NEW YORK (Reuters) - A U.S. court on Monday sentenced Wegelin & Co, the oldest Swiss private bank, to pay $57.85 million after it admitted to helping wealthy Americans evade taxes.
The sum ordered by U.S. District Judge Jed Rakoff in New York was on top of $16.3 million in forfeitures already obtained by authorities after the federal government accused Wegelin of conspiring to assist U.S. taxpayers hide $1.2 billion in secret Swiss bank accounts. The judge questioned whether the size of the settlement appropriately reflected the extent of wrongdoing that the government alleged.
The bank, which sold off most of its business during the investigation and is now planning to close, pleaded guilty to conspiracy in January.
Rakoff followed prosecutors’ recommendations and imposed a $22.05 million fine and ordered $20 million in restitution. He also entered an order finalizing $15.82 million in forfeitures, which he preliminarily approved at the time of the guilty plea.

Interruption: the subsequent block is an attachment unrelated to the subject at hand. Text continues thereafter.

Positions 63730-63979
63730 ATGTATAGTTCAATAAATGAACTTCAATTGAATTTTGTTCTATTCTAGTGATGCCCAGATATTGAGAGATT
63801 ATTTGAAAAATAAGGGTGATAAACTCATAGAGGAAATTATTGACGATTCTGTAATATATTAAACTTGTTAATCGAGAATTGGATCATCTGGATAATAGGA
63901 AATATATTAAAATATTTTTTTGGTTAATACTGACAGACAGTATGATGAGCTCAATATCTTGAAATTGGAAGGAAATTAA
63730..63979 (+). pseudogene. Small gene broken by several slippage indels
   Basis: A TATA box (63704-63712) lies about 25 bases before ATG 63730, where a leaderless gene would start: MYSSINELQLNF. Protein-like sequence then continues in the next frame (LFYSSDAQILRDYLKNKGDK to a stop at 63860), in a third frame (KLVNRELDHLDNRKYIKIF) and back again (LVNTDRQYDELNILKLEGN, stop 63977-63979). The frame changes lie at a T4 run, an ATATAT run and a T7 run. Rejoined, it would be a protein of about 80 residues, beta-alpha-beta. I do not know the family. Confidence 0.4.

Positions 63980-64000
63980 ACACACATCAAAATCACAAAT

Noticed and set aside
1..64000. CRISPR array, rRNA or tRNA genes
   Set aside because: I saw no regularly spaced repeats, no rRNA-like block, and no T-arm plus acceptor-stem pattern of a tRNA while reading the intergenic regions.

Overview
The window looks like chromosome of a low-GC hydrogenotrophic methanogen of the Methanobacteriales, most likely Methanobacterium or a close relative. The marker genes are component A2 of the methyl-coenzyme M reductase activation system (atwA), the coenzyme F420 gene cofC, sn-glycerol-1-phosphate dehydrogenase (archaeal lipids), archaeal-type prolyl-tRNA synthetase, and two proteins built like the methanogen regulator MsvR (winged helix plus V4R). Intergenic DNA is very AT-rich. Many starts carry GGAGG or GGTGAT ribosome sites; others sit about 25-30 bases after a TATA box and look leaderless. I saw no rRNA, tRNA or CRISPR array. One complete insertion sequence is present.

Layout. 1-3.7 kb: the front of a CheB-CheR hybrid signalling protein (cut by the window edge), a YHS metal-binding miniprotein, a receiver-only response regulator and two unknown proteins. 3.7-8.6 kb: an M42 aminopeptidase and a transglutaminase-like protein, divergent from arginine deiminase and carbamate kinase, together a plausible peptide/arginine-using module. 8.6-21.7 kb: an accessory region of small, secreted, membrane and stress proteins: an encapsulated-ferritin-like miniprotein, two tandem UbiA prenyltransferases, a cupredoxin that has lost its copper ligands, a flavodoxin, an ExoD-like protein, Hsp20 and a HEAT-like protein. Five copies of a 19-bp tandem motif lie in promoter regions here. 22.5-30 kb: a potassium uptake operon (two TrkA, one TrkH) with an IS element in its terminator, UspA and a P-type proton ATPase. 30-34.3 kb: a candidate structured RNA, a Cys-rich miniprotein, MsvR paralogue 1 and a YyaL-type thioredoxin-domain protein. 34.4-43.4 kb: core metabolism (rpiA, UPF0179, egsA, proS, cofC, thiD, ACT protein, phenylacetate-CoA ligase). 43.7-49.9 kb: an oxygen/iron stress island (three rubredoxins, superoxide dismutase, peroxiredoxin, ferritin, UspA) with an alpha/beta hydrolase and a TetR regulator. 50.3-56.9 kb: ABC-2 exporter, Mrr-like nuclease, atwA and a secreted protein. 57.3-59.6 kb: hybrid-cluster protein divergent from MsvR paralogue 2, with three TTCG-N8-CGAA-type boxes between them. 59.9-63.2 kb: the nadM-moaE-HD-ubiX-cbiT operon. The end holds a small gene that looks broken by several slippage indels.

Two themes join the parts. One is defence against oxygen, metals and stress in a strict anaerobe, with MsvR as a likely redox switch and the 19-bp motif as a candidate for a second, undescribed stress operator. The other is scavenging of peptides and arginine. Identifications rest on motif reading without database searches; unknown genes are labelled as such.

But while Rakoff approved the settlement deal, he said there was a “funny tension” between the U.S. Justice Department’s decision not to seek the maximum $40 million fine and its assertion Wegelin acted with “extreme willfulness.”
Rakoff said even including the $16.3 millon the government recovered in April 2012 by seizing money in its U.S. correspondent account, Wegelin will be giving up just 12 percent of the 560 million Swiss francs ($613 million) it earned after it sold most of its assets to Raiffeisen Switzerland last year.
“Not much pain there, is there?” Rakoff said.
Rakoff also sentenced the bank to one month of probation.
Wegelin was indicted in February 2012 after prosecutors said the bank began going after U.S. clients of UBS AG once the Justice Department’s probe of that bank became public in 2008. UBS agreed to pay a $780 million fine to end the probe in 2009.
The case is U.S. v. Wegelin & Co, et al, U.S. District Court for the Southern District of New York, 12-cr-00002.
Reporting by Nate Raymond in New York; Editing by David Gregorio